Tuesday, June 21, 2011

Fine grained and coarse grained objects

Some differences between fine grained and coarse grained objects:
  • If object composition is based on Object references (not one for one attribute) , then its Coarse grained . If object composition is based on attributes, then its fine-grained.
  • If there is one table to one object mapping, then its fine grained. If there is one object to more than one table, then its coarse grained.
  • If the object holds lot of information it is coarse grained. eg. Example: A single "Account" object holds the customer name, address, account balance, opening date, last change date, etc.

    Fine-grained: More objects each holding less data. Example: An Account object holds balance, a Customer object holds name and address, a AccountOpenings object holds opening date, etc. There are relationships defined between these objects.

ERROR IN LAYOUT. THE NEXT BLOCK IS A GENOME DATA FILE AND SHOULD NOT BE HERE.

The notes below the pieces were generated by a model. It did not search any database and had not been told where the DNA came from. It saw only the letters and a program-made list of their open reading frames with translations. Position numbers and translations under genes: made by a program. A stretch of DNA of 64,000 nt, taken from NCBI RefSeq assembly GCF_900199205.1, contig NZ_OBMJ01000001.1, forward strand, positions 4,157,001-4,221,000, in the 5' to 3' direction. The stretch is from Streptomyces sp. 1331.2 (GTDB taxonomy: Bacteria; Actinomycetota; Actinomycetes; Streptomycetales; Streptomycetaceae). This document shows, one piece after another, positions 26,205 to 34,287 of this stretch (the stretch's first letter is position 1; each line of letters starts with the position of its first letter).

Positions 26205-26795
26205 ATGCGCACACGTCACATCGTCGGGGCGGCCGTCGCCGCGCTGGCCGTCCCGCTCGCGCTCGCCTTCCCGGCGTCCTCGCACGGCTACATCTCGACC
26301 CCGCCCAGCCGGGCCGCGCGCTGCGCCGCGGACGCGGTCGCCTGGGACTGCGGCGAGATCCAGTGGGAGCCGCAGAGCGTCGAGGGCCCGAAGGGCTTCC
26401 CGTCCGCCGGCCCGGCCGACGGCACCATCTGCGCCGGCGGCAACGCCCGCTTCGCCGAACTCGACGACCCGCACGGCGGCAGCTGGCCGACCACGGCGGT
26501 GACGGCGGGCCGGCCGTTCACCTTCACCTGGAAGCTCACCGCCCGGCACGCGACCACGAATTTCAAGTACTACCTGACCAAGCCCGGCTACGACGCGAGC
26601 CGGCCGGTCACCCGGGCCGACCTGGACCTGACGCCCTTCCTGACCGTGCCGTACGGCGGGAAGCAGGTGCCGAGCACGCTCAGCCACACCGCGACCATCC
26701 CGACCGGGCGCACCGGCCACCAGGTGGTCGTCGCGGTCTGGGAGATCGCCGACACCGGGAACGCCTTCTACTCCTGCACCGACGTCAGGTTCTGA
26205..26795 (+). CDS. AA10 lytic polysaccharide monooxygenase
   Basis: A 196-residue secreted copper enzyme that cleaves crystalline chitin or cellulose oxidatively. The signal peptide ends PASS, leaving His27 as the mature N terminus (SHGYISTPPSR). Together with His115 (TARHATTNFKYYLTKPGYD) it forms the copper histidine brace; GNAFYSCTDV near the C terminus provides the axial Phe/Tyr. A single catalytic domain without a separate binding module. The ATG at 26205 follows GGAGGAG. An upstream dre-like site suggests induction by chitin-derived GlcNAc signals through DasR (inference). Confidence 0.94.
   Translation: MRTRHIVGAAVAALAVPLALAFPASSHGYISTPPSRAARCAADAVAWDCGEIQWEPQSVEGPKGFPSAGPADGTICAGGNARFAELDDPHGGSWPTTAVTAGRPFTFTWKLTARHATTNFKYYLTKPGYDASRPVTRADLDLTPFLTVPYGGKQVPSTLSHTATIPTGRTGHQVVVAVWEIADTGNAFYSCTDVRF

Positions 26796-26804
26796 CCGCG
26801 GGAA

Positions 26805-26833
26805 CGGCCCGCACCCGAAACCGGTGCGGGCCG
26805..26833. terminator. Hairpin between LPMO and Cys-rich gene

May be I am wrong but what I was thinking, coarse object means a big object, that has much responsibility. For example, suppose we are designing a system and we have identified logical entities (business domain objects) (I am not sure, it is right term or not) and now we want to come up with java classes corresponding to those. So should we try to map one entity to one java class (coarse object) or try that one entity should include many classes (each one will be fine object). However if we have really big object, facade pattern do help by bringing infront the small object with which we have to deal with.

No comments:

Post a Comment